Beyond a certain body size threshold, simple diffusion of O2 in blood plasma is generally not sufficient to meet the metabolic demands of animal life. Here we report the surprising discovery that similar physiological problems have called forth similar solutions in different lineages during the basal radiation of vertebrates. We discovered that the ancestors of cyclostome and gnathostome vertebrates independently invented erythroid-specific O2 transport Hbs as a means of enhancing blood–O2 transport (Fig. 3). In this context, applying the name “Hb” to both proteins simply denotes functional analogy and not homology (8, 11, 28). Although cyclostomes and gnathostomes make use of functionally similar respiratory pigments for blood–gas transport, the superficial similarities in protein function do not reflect continuity of inheritance from a common ancestral protein. Our phylogeny reconstruction indicates that cyclostome Hbs are most closely related to gnathostome Cygb, a hexacoordinate globin protein that is predominantly expressed in the cytoplasm of cells that are actively engaged in the production of extracellular matrix components in visceral organs. The protein may also play a role in intracellular signaling pathways or other functions related to cellular O2 metabolism (2228). Some of the functionally similar features related to homo- and heterotropic interactions have a different structural basis in cyclostome and gnathostome Hbs (38, 39), as might be expected if the functions were coopted and modified from different precursor proteins (i.e., different ancestral states). In both cases, multisubunit structures provided the basis for cooperative O2 binding by coupling the effects of ligand binding at individual subunits with interactions between subunits, but differences in numerous structural details belie their independent origins.

Fig. 3.
An evolutionary model describing the independent evolution of erythroid-specific O2 transport Hbs in gnathostomes and cyclostomes. The gnathostomes are here represented by amniotes, amphibians, and teleost fish. According to this model, the duplication ...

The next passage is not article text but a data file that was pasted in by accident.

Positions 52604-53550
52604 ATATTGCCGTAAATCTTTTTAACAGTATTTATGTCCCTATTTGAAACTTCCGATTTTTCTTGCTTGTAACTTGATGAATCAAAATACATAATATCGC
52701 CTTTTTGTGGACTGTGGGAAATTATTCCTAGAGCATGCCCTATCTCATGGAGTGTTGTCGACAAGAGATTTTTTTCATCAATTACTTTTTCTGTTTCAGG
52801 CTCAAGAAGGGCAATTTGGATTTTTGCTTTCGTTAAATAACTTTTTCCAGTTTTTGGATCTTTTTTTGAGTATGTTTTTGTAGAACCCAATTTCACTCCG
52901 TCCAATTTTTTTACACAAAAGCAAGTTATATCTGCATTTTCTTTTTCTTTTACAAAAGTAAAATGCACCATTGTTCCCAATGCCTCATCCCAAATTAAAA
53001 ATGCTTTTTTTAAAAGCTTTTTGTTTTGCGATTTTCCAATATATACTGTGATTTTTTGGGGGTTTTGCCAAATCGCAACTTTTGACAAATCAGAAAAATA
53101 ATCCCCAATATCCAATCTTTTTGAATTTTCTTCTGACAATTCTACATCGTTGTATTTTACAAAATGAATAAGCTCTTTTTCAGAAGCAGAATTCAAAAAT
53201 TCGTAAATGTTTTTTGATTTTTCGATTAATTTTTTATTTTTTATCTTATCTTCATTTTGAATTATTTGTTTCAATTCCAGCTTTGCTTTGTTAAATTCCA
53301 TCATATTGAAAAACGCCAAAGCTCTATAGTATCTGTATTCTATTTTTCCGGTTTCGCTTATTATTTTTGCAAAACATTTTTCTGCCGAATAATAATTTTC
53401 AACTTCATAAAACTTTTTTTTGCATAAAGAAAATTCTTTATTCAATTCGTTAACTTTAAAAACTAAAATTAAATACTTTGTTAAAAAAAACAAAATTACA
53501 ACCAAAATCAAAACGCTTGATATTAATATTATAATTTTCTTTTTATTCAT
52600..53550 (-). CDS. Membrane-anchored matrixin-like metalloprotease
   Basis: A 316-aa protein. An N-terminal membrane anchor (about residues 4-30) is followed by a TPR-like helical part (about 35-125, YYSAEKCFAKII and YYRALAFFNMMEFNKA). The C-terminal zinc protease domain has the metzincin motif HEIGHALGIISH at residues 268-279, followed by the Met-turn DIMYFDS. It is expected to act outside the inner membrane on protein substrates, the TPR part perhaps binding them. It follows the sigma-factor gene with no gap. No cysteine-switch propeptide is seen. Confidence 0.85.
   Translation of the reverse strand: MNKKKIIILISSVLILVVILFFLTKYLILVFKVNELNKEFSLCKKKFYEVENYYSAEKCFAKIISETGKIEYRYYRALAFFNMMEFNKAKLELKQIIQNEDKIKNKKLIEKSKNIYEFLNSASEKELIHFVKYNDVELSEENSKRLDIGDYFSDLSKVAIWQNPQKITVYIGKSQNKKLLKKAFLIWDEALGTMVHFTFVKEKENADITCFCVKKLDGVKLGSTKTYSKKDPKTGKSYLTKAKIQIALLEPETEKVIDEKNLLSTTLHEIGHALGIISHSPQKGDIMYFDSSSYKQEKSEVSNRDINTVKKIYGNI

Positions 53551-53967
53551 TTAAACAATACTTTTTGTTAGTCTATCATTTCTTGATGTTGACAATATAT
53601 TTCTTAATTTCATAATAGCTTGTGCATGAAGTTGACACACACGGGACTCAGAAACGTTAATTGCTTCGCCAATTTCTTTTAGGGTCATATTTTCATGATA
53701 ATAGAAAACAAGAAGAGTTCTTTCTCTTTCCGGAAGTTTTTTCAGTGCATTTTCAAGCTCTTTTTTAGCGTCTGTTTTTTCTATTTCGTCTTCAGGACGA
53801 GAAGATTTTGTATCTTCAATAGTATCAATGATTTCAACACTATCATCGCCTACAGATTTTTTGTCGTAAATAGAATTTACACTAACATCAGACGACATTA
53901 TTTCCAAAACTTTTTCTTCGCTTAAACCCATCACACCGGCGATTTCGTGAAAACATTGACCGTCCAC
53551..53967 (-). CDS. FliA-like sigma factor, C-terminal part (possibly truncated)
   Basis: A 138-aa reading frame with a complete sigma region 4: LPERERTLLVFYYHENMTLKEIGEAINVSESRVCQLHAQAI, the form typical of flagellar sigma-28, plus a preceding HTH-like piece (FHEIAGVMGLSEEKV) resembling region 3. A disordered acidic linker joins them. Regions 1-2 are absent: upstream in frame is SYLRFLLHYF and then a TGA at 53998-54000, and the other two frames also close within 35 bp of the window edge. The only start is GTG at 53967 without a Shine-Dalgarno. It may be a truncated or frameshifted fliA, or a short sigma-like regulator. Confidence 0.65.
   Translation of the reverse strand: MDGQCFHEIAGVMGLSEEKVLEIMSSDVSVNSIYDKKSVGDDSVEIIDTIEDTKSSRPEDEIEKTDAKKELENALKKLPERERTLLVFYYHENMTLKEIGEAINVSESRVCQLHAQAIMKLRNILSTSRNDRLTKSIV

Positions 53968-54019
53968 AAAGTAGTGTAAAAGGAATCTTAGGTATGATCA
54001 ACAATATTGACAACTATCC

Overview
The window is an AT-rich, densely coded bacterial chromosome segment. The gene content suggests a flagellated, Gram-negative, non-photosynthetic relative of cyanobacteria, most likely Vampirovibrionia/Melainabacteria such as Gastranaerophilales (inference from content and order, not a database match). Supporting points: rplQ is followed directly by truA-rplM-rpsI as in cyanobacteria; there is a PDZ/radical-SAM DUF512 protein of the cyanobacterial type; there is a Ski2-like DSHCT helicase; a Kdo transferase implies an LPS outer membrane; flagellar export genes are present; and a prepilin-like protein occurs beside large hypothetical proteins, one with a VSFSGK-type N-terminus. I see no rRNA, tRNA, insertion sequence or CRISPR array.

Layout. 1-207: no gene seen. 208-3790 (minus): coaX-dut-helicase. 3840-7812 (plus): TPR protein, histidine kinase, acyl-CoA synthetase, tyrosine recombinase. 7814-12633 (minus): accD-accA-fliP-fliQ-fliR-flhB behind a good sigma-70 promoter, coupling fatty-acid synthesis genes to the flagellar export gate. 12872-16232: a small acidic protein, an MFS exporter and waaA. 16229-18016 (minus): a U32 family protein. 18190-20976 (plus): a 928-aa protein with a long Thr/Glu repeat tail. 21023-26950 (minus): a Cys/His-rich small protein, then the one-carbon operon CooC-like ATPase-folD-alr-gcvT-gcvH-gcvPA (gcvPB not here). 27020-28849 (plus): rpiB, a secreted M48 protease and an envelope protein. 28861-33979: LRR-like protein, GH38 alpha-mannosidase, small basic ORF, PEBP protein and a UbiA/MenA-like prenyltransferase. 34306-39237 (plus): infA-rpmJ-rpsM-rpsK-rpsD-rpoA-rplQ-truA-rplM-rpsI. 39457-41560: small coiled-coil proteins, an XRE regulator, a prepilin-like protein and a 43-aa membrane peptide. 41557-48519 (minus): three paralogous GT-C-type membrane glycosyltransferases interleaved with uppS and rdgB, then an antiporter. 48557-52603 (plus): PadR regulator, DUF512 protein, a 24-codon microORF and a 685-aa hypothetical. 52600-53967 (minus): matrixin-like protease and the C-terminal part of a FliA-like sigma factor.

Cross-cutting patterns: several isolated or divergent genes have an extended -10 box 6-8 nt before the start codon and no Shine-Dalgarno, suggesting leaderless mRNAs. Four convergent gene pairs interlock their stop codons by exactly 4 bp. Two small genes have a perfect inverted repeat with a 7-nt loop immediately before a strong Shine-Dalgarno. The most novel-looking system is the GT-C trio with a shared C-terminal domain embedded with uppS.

In contrast to the tetrameric Hbs of most gnathostomes, the Hbs of cyclostomes exist as monomers in the oxygenated state and self-associate into dimers or tetramers upon deoxygenation (3339). This oxygenation-linked reversible aggregation accounts for a modest degree of cooperativity, and the release of Bohr protons upon dissociation into monomers provides a mechanism of allosteric regulation. Heterotetrameric Hbs of the hagfish Eptatretus burger exhibit significant cooperativity (50), and evidence for similar subunit interactions have been documented in multimeric Hb isoforms of the hagfish Myxine glutinosa (37). The formation of heteromultimers composed of unlike subunits appears superficially similar to the α2β2 heterotetramers of most gnathostomes, but the oxygenation-linked transition in quaternary structure is completely different. The intersubunit contacts of heterotetrameric gnathostome Hbs primarily involve the C, G, and H helices of the globin chain subunits (51), whereas the contact surfaces of the deoxygenated, homodimeric cyclostome Hbs involve the E helix and the AB corner, such that the heme groups are in almost direct contact (5255). The heme–heme interactions of cyclostome Hbs are intriguingly similar to those of the homodimer of Cygb (23, 38, 39, 56, 57), an observation that makes sense in light of our inferred phylogenetic relationship between these two globin proteins (Fig. 1).